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Review article

Prevalence of review studies published in rehabilitation journals during the last decade

Mikhail Saltychev, MD, PhD and Katri Laimi, PhD, MD

Department of Physical and Rehabilitation Medicine, Turku University Hospital and University of Turku, Turku, Finland

Abstract

Objective: To compare the number of review papers published in rehabilitation journals during recent years with the number published a decade ago.

Methods: PubMed search for review papers publi-shed in 7 major rehabilitation journals in 2005–2007 and 2015–2017.

Results: Of the 940 review papers identified, 659 were published in 2015–2017, and 281 in 2005–2007. Two journals: Disability and Rehabilitation and Archives of PM&R published over half of all the reviews. Over the last decade, the design of reviews has changed substantially, with an increase in the number of meta-analyses (from 2.5% in 2005 to 44% in 2017) and in the number of reviews conducted solely on randomized controlled studies (from 6% in 2005 to 32% in 2017).

Conclusion: PRM training schemes must adjust to the change in published research to enable understanding and interpretation of the results and conclusions of systematic reviews and quantitative analyses.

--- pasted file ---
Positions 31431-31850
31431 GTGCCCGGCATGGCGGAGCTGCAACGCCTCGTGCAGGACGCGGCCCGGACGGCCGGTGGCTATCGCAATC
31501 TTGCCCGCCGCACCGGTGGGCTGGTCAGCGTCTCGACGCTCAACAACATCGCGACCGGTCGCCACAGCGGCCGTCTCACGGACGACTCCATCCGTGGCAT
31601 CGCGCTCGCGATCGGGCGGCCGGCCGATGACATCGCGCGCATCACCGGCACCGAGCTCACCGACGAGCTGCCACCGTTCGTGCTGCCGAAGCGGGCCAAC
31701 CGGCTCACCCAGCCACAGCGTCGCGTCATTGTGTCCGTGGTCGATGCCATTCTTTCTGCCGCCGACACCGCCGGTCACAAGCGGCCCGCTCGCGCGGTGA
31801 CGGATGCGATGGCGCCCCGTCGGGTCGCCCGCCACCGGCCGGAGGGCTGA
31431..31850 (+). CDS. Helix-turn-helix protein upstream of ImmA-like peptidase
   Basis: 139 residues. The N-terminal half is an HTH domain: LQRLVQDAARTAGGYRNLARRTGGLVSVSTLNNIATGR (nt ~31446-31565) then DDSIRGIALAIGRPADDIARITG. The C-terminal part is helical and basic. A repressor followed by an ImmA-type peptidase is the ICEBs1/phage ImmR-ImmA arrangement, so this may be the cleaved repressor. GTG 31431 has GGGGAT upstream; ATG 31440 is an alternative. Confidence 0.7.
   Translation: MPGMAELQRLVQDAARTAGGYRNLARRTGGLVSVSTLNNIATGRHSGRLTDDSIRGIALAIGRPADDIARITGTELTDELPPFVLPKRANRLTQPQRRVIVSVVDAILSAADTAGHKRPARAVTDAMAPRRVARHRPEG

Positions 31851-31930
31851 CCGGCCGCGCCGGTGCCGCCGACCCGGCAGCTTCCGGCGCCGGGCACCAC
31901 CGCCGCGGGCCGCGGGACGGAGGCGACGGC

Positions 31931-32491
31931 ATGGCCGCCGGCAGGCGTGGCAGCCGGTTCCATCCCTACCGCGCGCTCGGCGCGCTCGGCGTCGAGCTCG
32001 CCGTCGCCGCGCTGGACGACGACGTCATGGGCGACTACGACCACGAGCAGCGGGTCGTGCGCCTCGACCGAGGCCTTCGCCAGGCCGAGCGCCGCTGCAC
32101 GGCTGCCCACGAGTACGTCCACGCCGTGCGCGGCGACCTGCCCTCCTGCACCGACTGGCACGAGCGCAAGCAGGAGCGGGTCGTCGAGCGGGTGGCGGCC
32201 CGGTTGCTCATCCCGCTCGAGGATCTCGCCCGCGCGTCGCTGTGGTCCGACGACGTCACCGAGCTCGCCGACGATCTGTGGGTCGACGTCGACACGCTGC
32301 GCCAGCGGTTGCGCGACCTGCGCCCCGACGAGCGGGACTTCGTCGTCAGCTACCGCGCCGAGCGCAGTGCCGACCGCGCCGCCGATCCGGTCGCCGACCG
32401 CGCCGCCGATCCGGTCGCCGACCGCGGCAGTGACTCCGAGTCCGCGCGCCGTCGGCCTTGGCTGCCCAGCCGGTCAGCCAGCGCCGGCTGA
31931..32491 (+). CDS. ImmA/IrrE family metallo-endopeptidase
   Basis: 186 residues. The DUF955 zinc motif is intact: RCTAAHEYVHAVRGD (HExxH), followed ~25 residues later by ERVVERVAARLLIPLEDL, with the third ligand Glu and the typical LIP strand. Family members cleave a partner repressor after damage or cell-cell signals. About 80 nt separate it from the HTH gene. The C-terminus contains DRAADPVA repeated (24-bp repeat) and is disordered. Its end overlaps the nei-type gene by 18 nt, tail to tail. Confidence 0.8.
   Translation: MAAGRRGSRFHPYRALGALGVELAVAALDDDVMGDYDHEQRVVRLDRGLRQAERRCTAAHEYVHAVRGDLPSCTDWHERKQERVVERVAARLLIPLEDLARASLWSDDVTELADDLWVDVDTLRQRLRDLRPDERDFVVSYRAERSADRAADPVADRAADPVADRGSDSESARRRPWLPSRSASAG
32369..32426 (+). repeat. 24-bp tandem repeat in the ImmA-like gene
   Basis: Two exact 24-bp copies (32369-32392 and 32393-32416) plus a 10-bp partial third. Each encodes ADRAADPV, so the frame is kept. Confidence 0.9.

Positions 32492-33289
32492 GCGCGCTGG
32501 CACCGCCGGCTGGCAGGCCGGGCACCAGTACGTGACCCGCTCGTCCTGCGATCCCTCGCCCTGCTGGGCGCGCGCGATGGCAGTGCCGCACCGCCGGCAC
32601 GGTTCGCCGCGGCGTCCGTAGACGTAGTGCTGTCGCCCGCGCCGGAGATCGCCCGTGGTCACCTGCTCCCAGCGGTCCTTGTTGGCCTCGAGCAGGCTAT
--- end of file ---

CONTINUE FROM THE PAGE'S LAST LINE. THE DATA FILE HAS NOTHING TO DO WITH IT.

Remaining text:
Key words: systematic review; meta-analysis; training.

Accepted Oct 2, 2018; Published Nov 16, 2018

JRM-CC 2018; 1: 1000010

Correspondence address: Mikhail Saltychev, Department of Physical and Rehabilitation Medicine, Turku University Hospital and University of Turku, PO Box 52, FIN-20521, Turku, Finland. E-mail: mikhail.saltychev@gmail.com

Lay abstract

To compare the number of review papers published in rehabilitation journals during recent years with the number published a decade ago. A PubMed search was performed for review papers published in 7 major rehabilitation journals in 2005–2007 and 2015–2017. Of the 940 papers identified, 659 were published in 2015–2017, and 281 in 2005–2007. Two journals: Disability and Rehabilitation and Archives of PM&R published over half of all the reviews. During the last decade, the design of reviews has changed substantially, with an increase in the number of meta-analyses (from 2.5% in 2005 to 44% in 2017) and in the number of reviews conducted solely on randomized controlled studies (from 6% in 2005 to 32% in 2017). PRM training schemes must adjust to the change in published research to enable understanding and interpretation of the results and conclusions of systematic reviews and quantitative analyses.